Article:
A long running gag in popular culture is one where the adults complain about the fads popular with the younger generation. Adults supposedly have been complaining about the kid’s music since the birth of pop culture in the 20th century. The same is true of clothing styles and haircuts. Of course, part of that is the marketing of popular culture. The people peddling this stuff try to feed on the normal youthful rebellion, so an ideal result, if you’re in the business, is for the adults to really hate it. Then the kids will love it.
The assumption underlying this gag is that there is no objective difference in quality between pop culture trends. The perceived quality is relative. From the perspective of a teenager, the new thing is useful because it translates to status within their peer group or allows them access to a desirable youth subculture. For adults, these new trends have no social value. There may be some small value in hating it, but since all adults are tuned to not like teenage fads, the value in not liking it is minimal.
The makers of pop culture made up for this lack of qualitative difference in fads by maintaining a monopoly on the supply. Hollywood was controlled by a small clique from the start and remained a family business of sorts until recent. Music was similarly controlled by a relatively small number of record companies. Read the book The Wrecking Crew and you see how this used to work. This bottleneck on the supply side allowed the makers to keep down costs and therefore maintain a profit margin.
Technology has made it much more difficult for the people controlling the supply side to maintain this bottleneck. That’s mostly because technology has lowered the barrier to entry into pop culture. A great example of this happening in front of our eyes. Talk radio became a thing in the 1980’s. Conservative Inc. controlled middlebrow conservative opinion by controlling the radio networks. If you wanted to talk politics on the Right, you had to play ball with the people controlling the talk radio industry.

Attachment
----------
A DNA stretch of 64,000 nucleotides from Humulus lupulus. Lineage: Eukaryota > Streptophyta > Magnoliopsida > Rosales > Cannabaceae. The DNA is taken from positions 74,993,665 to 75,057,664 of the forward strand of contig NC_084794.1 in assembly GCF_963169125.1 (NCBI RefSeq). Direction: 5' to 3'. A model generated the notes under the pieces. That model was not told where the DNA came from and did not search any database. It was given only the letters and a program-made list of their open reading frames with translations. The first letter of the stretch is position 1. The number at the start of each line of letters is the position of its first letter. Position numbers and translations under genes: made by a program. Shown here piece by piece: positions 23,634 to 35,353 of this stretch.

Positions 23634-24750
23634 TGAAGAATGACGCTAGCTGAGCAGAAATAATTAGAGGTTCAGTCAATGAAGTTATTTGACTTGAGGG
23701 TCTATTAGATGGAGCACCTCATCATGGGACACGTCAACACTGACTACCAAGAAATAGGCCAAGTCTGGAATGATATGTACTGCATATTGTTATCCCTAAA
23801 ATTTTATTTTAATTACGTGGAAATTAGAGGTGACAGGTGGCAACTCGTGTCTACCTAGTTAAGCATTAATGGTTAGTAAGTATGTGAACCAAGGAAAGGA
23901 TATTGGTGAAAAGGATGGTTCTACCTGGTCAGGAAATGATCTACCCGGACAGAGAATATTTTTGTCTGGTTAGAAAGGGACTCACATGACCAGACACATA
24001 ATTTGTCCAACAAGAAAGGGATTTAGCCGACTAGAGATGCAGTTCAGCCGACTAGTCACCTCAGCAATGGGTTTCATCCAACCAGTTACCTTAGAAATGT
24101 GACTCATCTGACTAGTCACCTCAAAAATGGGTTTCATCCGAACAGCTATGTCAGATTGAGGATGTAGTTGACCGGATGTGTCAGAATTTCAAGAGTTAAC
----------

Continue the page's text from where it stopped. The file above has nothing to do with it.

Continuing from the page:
Today, some of the most influential voices on the Right are podcasters and live streamers. If you’re under the age of fifty, you’re probably close to abandoning the old radio model entirely, maybe listening to some of the old guys on-line. The audience for Rush Limbaugh is half of its peak now. Most talkers have seen their audience shrink and they are now seeing competition from below. People like Stephan Molyneux can produce high quality, professional content, from their home and reach a broad audience on-line.
The thing is though, supply does not create demand. Just because you can now produce your own music from a home studio, it does not follow that you become a pop star. That old assumption about there being no qualitative difference in trends works in the macro sense, but talent still counts. The fact that young people may prefer pop music from their grandparent’s generation suggests there is a qualitative difference in this area. To these young ears, that music is better, so they prefer it over what the style makers produce.
Alternatively, another way of looking at this phenomenon is that like the consumer electronics business, pop music is now fully commoditized. There’s little or no value added to the music from the producers and creators, so the only thing that matters in the music market is price. Since streaming is the platform of the future, producing new music makes less sense, when there is this vast library of existing music. The kids have not heard these old songs, so selling them the old stuff is possible.
Another aspect to this is the cultural one. Pop music had a peak in the 1970’s and has been in decline ever since. This tracks with the overall decline in the culture. This turns up in per capita music consumption. The aberration was the introduction of the CD, which had everyone re-buying their catalog of music. Otherwise, Americans have listening to less music than fifty years ago. Young people may simply prefer that which was created in peak America over that which is produced in post-America.
Putting aside the cultural angle, which is not unimportant, the economic issue raised by trends in popular culture is how does a market economy work when everything is a commodity? If technology makes it impossible to create bottlenecks and control artificial monopolies on supply, how can concepts like entrepreneurship and market competition still exist? After all, business is about creating scarcity and exploiting it. What happens when the Peter Theil model is no longer possible?
It sounds fanciful, and maybe it is, but it is worth thinking about, as the people who rule over us are thinking about it. The author of this book on the subject is an adviser to the European Union and is read by the western political elite. They are not worried about a world of zero marginal cost. They want to create it. The world of zero marginal cost is also a world of zero marginal culture. More precisely, it is post-culture world, in which things like pop music are simply things supplied by the system on-demand.